2015 Cengage Learning. All Rights Reserved. May not be copied, scanned, or duplicated, in whole or in part, except for use as
permitted in a license distributed with a certain product or service or otherwise on a password-protected website for classroom use.

18

Monopoly Drugs versus Generic Drugs

Market for pharmaceutical drugs


New drug, patent laws, monopoly
Produce Q where MR=MC
P>MC

Generic drugs: competitive market


Produce Q where MR=MC
And P=MC

Price of the competitively produced


generic drug
Below the monopolists price
2015 Cengage Learning. All Rights Reserved. May not be copied, scanned, or duplicated, in whole or in part, except for use as
permitted in a license distributed with a certain product or service or otherwise on a password-protected website for classroom use.

19

The Market for Drugs

Figure 6

Costs
and
Revenue
Price
during
patent life

Price after
patent
expires

Marginal cost

Marginal revenue
0

Monopoly
quantity

Competitive
quantity

Demand
Quantity

When a patent gives a firm a monopoly over the sale of a drug, the firm charges the monopoly
price, which is well above the marginal cost of making the drug. When the patent on a drug runs
out, new firms enter the market, making it more competitive. As a result, the price falls from the
monopoly price to marginal cost.
2015 Cengage Learning. All Rights Reserved. May not be copied, scanned, or duplicated, in whole or in part, except for use as
permitted in a license distributed with a certain product or service or otherwise on a password-protected website for classroom use.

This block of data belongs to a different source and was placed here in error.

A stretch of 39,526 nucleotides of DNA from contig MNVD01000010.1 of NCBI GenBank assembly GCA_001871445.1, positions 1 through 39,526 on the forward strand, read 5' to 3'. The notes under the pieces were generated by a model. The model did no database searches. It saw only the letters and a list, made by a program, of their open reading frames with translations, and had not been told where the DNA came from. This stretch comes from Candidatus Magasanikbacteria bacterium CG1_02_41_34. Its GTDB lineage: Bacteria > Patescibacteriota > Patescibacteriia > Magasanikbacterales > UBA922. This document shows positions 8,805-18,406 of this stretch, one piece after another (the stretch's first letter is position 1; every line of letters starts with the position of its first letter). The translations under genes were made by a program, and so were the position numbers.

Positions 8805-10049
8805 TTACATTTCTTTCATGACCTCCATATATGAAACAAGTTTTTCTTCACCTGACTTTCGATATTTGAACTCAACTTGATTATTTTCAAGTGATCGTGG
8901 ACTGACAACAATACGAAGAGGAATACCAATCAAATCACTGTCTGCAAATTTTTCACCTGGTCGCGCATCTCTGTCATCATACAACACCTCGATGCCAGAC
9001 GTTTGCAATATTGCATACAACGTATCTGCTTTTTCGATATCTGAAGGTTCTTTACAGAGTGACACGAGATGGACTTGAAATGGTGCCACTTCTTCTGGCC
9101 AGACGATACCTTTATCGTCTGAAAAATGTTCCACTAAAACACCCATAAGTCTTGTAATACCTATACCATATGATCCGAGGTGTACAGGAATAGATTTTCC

20

The Welfare Cost of Monopolies


Total surplus
Economic well-being of buyers and sellers
in a market
Sum of consumer surplus and producer
surplus

Consumer surplus
Consumers willingness to pay for a good
Minus the amount they actually pay for it
2015 Cengage Learning. All Rights Reserved. May not be copied, scanned, or duplicated, in whole or in part, except for use as
permitted in a license distributed with a certain product or service or otherwise on a password-protected website for classroom use.

21

The Welfare Cost of Monopolies


Producer surplus
Amount producers receive for a good
Minus their costs of producing it

Benevolent planner: maximize total


surplus
Socially efficient outcome
Produce quantity where
Marginal cost curve intersects demand curve

Charge P=MC
2015 Cengage Learning. All Rights Reserved. May not be copied, scanned, or duplicated, in whole or in part, except for use as
permitted in a license distributed with a certain product or service or otherwise on a password-protected website for classroom use.

22

Figure 7

The Efficient Level of Output


Costs
and
Revenue

Marginal cost

Value
to
buyers

Cost to
monopolist

Value
Demand
to
(value to buyers)
buyers

Cost to
monopolist
0
Value to buyers is greater
than cost to sellers

Quantity
Efficient
quantity

Value to buyers is less


than cost to sellers

A benevolent social planner maximizes total surplus in the market by choosing the level of output
where the demand curve and marginal-cost curve intersect. Below this level, the value of the good to
the marginal buyer (as reflected in the demand curve) exceeds the marginal cost of making the good.
Above this level, the value to the marginal buyer is less than marginal cost.